You may have come across the saying ‘no pain, no gain’ in which the pain being referred to here is what we call DOMS (delayed onset muscle soreness). It’s caused by connective tissue and muscle damage which is usually experienced after you; try something new, lift heavier than normal or simply decide to go “crazy in the gym”. Having DOMS is not a sign of progress and certainly does not indicate how good a workout was - in fact some studies have shown that high levels of muscle damage make you more likely to skip future workouts. So before you go hitting hard at the gym, day in and day out, make sure you listen to your body and give it enough time to rest and recover.
Top tip: Aim to be consistently good, not occasionally brilliant
9. It’s okay to ask for help
Honestly, that’s why we have staff in the gyms. Don’t be afraid to ask for any help regarding your time in the gym, especially if you’re looking to try something new for the first time, we’re more than happy to help.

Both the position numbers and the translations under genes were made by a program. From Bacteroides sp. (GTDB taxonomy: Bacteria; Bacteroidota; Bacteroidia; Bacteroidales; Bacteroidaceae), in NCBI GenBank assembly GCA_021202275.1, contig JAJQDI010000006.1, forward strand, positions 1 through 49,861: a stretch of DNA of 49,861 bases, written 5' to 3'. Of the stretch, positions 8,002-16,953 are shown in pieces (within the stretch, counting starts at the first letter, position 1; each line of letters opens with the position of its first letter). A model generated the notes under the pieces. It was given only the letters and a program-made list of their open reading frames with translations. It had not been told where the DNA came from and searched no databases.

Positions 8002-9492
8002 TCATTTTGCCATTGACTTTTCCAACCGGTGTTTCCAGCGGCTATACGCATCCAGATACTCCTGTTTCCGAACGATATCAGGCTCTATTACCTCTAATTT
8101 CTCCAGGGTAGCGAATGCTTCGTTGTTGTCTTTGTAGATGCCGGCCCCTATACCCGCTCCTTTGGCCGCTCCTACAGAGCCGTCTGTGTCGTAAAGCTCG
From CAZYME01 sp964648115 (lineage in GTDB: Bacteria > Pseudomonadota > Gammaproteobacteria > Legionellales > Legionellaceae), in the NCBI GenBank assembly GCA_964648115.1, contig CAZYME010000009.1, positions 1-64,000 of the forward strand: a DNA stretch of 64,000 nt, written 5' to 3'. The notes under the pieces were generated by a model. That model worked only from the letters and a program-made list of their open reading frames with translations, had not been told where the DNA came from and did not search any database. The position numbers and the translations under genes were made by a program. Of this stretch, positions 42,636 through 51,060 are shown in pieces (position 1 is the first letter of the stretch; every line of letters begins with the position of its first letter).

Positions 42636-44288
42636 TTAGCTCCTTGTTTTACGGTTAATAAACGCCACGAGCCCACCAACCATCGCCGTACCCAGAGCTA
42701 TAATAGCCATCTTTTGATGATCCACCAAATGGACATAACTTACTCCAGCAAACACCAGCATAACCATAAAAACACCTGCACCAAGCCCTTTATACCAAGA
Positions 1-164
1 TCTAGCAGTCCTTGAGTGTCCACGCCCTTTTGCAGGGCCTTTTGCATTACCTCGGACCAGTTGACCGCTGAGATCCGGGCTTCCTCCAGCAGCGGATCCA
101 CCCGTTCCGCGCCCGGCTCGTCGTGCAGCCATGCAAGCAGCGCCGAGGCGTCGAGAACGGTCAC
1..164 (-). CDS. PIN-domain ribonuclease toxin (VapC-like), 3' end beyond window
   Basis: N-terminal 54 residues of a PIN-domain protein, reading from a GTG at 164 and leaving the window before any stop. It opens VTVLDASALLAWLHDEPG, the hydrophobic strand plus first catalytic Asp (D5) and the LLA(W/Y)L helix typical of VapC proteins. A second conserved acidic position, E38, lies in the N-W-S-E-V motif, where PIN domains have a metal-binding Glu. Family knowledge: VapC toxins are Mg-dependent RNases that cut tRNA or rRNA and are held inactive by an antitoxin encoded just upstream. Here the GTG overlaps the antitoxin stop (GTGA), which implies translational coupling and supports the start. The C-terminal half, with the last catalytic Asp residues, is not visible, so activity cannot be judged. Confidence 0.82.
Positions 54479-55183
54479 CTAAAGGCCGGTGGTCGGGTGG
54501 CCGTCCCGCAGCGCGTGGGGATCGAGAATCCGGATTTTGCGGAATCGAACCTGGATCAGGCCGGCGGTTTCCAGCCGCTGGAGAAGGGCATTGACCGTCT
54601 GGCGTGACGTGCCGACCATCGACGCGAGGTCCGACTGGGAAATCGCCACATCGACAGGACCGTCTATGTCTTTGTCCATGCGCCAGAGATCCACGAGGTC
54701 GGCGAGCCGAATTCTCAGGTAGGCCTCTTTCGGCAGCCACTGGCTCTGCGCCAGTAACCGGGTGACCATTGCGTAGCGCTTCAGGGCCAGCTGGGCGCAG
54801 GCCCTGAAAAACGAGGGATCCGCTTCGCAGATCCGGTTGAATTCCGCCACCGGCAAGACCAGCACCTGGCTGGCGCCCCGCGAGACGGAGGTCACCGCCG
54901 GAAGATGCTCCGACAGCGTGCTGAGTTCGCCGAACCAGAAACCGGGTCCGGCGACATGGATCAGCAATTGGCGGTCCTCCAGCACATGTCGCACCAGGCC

Top tip: Some PTs offer a free consultation which is a good chance for you to ask us any questions you may have about training and get 1-1 feedback.
10. Walking is just as good as sprinting for fat loss
You heard it, both walking and running are effective ways to reduce body fat. Sure sprinting is high intensity and you’re more likely to feel like you’ve had a good workout, but walking is easier to sustain and you’re likely to do more of it providing you get out and about. So don’t feel the need to sprint until you’re blue in face to get results. Whatever method you decide to go with should be based on your preferences, current fitness levels, time and sustainability.
Top tip: Use a step tracker, and aim for over 70,000 steps per week.